Huldai's health raises concerns

Tel Aviv Mayor Ron Huldai's medical history has been exposed in detail following an incident in which he fainted after working out at the Ramat Aviv Gimmel country club two weeks ago.

December 2, 2007 07:33
2 minute read.
ron huldai 88 224

ron huldai 88 224. (photo credit: )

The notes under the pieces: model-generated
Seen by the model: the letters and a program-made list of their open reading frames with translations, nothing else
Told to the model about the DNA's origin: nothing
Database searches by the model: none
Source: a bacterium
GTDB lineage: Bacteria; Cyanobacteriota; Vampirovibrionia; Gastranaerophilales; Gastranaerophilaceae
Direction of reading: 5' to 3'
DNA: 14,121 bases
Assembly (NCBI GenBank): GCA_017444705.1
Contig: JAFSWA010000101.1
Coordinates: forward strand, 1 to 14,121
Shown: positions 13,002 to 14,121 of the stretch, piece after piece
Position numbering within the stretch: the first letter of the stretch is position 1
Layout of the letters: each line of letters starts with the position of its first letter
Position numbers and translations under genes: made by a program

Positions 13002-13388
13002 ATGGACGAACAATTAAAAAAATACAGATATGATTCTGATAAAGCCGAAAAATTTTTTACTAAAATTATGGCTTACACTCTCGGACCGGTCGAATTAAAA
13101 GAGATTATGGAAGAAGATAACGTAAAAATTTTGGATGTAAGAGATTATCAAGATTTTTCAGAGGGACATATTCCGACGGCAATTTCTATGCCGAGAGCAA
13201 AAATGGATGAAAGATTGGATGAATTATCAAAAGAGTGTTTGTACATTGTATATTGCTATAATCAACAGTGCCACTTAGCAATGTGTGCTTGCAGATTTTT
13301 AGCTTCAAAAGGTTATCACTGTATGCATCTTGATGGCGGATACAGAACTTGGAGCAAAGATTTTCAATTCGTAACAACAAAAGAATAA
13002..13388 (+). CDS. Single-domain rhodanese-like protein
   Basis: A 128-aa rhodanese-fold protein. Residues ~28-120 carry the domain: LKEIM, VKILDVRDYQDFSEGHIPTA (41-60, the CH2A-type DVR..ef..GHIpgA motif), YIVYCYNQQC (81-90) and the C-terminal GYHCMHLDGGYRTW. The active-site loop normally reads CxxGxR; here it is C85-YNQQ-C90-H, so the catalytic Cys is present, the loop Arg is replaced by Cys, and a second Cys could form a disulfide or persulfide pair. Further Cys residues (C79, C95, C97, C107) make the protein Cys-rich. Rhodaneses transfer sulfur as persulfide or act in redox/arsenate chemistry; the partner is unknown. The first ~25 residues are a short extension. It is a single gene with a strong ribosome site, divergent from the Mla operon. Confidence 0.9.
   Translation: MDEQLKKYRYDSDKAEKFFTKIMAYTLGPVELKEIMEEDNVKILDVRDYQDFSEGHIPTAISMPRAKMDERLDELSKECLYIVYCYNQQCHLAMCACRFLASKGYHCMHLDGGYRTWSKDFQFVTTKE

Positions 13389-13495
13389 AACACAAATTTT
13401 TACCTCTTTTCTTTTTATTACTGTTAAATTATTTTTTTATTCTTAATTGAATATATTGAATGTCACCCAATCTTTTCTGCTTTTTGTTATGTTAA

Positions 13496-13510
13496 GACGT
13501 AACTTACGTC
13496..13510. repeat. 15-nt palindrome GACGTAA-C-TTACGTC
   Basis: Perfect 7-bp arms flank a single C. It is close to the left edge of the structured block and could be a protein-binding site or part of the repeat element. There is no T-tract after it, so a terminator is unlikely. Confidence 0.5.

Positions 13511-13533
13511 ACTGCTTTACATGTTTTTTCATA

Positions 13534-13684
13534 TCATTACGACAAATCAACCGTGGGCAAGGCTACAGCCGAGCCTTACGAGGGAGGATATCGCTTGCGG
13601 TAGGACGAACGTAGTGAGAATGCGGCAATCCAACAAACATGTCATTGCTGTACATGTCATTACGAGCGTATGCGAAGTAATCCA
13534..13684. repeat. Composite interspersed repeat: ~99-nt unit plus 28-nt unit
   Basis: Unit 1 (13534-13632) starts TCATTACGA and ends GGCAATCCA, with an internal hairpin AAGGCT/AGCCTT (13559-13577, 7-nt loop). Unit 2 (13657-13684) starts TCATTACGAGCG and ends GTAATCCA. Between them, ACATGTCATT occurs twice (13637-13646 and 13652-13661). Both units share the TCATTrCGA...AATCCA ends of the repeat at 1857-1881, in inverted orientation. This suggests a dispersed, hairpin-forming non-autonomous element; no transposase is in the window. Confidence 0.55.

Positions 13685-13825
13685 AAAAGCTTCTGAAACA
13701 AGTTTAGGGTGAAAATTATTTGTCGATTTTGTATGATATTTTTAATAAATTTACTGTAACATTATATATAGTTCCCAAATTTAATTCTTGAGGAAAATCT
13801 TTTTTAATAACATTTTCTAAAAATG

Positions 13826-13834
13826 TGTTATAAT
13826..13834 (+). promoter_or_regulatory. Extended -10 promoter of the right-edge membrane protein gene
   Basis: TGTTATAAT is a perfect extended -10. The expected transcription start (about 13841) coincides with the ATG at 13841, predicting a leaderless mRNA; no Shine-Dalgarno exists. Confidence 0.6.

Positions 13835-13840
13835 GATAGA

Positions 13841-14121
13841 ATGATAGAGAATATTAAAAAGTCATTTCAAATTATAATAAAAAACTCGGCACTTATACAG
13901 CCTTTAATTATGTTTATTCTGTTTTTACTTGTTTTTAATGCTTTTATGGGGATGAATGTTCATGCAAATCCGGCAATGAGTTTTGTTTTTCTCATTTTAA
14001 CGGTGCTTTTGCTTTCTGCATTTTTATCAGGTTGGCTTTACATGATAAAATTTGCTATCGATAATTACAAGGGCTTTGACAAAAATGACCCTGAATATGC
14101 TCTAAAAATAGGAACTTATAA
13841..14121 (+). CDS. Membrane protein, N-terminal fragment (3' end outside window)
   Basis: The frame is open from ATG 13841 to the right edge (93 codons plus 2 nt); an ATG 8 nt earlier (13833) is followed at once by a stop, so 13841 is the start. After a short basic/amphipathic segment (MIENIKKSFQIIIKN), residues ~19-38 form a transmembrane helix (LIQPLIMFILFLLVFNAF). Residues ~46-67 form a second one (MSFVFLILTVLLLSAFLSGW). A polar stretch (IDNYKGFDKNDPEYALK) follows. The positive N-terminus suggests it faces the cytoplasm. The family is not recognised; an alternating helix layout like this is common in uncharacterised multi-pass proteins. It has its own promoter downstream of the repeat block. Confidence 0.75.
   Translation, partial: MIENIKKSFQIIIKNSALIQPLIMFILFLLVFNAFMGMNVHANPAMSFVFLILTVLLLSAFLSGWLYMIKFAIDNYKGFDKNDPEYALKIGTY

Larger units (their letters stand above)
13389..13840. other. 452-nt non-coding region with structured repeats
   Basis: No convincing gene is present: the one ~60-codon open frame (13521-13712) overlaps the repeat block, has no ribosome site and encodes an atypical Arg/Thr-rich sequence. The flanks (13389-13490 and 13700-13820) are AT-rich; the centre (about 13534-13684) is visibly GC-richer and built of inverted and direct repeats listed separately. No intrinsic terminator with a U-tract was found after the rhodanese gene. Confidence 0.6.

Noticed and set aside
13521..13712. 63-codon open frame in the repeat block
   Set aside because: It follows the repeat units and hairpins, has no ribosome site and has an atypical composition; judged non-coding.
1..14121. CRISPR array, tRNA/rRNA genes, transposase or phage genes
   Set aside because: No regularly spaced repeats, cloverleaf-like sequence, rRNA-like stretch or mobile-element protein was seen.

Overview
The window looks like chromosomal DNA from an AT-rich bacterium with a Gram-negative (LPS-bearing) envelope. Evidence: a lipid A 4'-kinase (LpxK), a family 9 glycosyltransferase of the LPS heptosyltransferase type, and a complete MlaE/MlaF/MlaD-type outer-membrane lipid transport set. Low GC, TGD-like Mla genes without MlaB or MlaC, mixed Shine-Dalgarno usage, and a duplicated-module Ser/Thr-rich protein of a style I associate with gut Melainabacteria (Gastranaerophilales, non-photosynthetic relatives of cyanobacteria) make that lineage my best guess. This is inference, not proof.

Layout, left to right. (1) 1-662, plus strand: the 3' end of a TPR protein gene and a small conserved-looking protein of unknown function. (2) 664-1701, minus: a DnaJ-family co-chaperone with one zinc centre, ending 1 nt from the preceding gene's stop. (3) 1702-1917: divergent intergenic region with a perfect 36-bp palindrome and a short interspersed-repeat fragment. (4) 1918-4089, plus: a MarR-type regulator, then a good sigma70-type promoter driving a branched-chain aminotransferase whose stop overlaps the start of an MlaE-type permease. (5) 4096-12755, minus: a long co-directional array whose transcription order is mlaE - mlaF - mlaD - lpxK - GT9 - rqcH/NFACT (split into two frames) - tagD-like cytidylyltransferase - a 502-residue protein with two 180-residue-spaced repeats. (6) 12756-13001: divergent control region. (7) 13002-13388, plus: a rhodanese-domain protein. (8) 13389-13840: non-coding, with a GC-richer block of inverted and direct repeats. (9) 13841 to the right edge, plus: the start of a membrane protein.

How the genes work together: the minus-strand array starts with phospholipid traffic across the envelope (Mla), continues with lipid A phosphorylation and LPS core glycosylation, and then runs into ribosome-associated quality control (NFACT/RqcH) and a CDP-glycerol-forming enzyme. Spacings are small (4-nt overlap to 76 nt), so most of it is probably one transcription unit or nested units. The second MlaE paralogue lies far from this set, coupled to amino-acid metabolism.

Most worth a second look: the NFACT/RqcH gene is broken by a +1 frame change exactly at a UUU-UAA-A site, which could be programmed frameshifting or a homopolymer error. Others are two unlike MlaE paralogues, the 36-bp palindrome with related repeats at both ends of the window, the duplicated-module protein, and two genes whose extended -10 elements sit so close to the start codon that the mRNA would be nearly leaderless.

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Tel Aviv Mayor Ron Huldai's medical history has been exposed in detail following an incident in which he fainted after working out at the Ramat Aviv Gimmel country club two weeks ago. The Hebrew weekly Yediot Tel Aviv has published the mayor's medical file, including the details of a previously unpublicized operation to remove a blood clot from his neck in 2005 and several earlier surgeries. According to the newspaper, Huldai had worked out at the country club's gymnasium and was in the dressing room after taking a shower when he said he felt dizzy and then fainted. His alarmed personal adviser, Yigal Shapira, called an ambulance, and the mayor was swiftly taken to Ichilov Hospital. Doctors released him after about an hour and a half and pronounced him healthy, saying pressure on a nerve had caused the fainting spell. On his release, Huldai himself said, "I'm healthy, everything is okay." But the newspaper has obtained Huldai's medical file and has raised questions about the true state of the mayor's health. The file reportedly says that Huldai has hardened arteries and high cholesterol, requiring daily medication. And in September 2005, he had an operation to remove a small blood clot from an artery in his neck, something those close to him allegedly "tried to hide" by saying he was on vacation in Eilat. Doctors reportedly told Huldai to work less and rest more after the operation, and the mayor stopped smoking. According to the report, Huldai had been under the surgeon's knife several times previously. In May 2004, after feeling pressure in his chest, Huldai was diagnosed with a rare benign growth on a valve in his heart. Because doctors in Israel had little experience in removing this kind of growth, Huldai flew to Canada for open-heart surgery at the more experienced Toronto General Hospital. And back in the 1970s, when he was still serving in the air force, Huldai had surgery on his back for a slipped disk. Huldai's personal physician, Professor Ardon Rubinstein, dismissed the newspaper's questioning of the mayor's health. "Ron Huldai's medical situation is exceptional," Rubinstein said. "He is physically active and has no limitations in any area. A man with hardening of the arteries like he has - which is common to more than 50 percent of the population - must be under medical supervision that takes into consideration his age and his history, and that is exactly what he is doing."

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